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Old January 9th, 2008, 04:10 AM   #10
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Of course 60p will look much better then 60i. You double the resolution and keep the frame rate. But if you compare 30p vs 60i, the 60i will look so much smoother.

Quote:
Originally Posted by Nick Jushchyshyn View Post
The "issue" is that, stylistically, many people are striving to look like film instead of video. Film is not interlaced ... so for anyone trying to achieve a "film look" ... interlacing is "wrong".
So if youíre camera has an 24p and a 30p option you will use the 24p option and then convert this to 30p in post to match NTSC framerate? Just to get that real movie film look?

Quote:
Originally Posted by Wes Vasher View Post
Modern displays are progressive.
This is an interesting point. How do modern flat screens handle interlaced footage? Do they detect that the footage is interlaced and display an 30i source as 60p by sub-sampling the half-frameís to full frames? Or do they just de-interlace the footage and throw away half the resolution data. Or, will they output the 30i source just as 30p and you can see the even and odd frames in the same frame (like playing interlaced footage on a computer)
Has anyone did some test? What happens if you send 30p and 30i to a flat screen. Will the 30i look smoother? Has anyone tried (or by accident) to display an 30i source with a reverse field order? So you get that horrible jittering. (2 Frames forward, 1 frame back, 2 frames forward etc.)
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Old January 9th, 2008, 07:13 AM   #11
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Quote:
Originally Posted by Michel Satoer View Post
Hi everybody.






Let me introduce myself, I’m a motion graphic designer from the Netherlands (you can see my work on www.satoerdesign.nl if you like) and have a history as ENG cameraman and editor. I’d like to take my old profession to a next level and want to incorporate more cinema style footage in my productions. Basically I fell in love with the footage from Philip Bloom and ordered a EX1 and Letus extreme for a upcoming production (still waiting).

One thing that I don’t understand with cinema-style filming is the urge to shoot progressive. But maybe someone can enlighten me. (Besides that, I think this is a interesting topic discussion ;) )
What is wrong with interlaced footage? Why does everyone wants to film progressive? I even read threats de-interlacing footage on footage filmed with camera’s that haven’t got a progressive scan (which means you lose half the resolution :( ).
I know that everyone wants his footage to look like film, and the filmlook is great in case of color grading and DOF. But, isn’t the full frame shooting of film actually a drawback for television usage? Of course great for use in a cinema projector. But I think that 99 percent of the cameraguy’s (and girls ;) ) over here is shooting directly for television. And, a television still projects interlaced footage. That’s 50 half-frames per second PAL or 60 half frames per second NTSC.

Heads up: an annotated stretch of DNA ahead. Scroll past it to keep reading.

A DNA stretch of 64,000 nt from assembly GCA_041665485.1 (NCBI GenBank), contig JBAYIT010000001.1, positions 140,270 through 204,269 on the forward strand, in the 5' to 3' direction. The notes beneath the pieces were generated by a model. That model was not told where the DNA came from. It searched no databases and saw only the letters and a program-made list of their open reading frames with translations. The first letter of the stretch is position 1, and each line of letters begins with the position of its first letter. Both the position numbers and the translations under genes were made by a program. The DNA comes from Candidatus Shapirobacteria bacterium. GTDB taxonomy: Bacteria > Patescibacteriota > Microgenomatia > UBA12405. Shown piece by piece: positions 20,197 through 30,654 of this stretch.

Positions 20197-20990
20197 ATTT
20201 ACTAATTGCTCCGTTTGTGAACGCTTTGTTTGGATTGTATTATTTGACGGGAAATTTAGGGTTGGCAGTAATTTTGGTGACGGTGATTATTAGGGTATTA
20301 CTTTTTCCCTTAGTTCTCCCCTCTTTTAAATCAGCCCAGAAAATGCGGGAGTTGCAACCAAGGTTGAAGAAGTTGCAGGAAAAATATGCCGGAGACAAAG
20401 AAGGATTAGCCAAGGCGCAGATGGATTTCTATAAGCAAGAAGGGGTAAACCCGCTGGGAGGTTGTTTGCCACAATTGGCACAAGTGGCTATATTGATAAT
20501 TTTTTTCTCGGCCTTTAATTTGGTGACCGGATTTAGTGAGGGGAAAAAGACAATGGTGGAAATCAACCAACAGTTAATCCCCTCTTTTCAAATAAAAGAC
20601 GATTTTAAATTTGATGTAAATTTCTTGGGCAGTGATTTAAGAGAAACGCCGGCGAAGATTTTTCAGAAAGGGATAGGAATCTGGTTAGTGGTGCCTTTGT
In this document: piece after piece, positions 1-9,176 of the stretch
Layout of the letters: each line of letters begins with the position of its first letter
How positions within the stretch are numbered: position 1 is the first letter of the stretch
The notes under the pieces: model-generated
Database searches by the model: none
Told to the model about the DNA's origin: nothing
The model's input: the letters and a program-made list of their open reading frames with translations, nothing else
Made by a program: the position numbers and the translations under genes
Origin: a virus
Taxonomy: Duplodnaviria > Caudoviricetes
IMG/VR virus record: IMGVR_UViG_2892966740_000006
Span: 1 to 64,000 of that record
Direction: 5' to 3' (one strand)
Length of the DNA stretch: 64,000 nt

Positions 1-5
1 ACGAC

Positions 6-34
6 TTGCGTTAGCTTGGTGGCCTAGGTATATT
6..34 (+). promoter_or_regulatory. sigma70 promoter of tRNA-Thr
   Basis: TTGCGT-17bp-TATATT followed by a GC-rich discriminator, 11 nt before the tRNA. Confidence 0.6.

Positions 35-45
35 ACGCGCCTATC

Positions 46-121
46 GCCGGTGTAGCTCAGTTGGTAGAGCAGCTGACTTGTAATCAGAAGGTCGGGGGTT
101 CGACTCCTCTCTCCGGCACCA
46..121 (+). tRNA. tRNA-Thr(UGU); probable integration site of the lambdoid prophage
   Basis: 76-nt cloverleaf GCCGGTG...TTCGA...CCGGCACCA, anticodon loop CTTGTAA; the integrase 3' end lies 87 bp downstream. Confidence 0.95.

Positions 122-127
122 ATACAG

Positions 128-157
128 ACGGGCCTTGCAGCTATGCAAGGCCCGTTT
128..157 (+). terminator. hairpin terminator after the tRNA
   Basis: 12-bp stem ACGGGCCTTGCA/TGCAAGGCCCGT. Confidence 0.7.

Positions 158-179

As motion graphic designer everything I create (leaders, commercials, animations etc.) is interlaced (unless it’s directly for internet). Animations look so much smoother interlaced then full frame (progressive). It’s like you go from 50 fps to 25 fps (in PAL). And basically it is. Have you seen a simple title roll interlaced and full frame scrolling?

I don’t get it, what’s wrong with smooth footage?

Cheers Michel
i think you say it all with film looks great with color grading and depth of field,but that is film it makes the world look better than it is if you look out of your window in daytime while watching a cinema film on tv the film gives it a magic unreal look.compaired to what you see outside,for me frame rate p alone can not give true film look if i were you i would film using interlaced but i know the progessive craze is here to stay

Last edited by Chris Hull; January 9th, 2008 at 12:27 PM.
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Old January 9th, 2008, 09:46 AM   #12
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I do a lot of stylized effects in my work, and a lot of slow motion and freeze-frame in the middle of action. So interlaced is not really an option for me. Shooting with the JVC HD110, I can select Standard Def 60p recording and have excellent control over my speed while it still looking as smooth as interlaced.

I just can't stand having half the information per frame than I really should. I find myself de-interlacing to get complete information for photoshop, freeze frame, keying, most text... and I don't have to worry about it with progressive footage.

The only real way you can have the fluid motion look of 60i is to shoot 60p. 60i has the same amount of information as 30p, it just doesn't combine half-frames. So if you think 60i looks good, when you shoot 60p, you're actually getting the same information as if you were shooting 120i. When you say 30i, I think you mean 60i. 30i is the same as 15p.
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Old January 10th, 2008, 01:14 PM   #13
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Quote: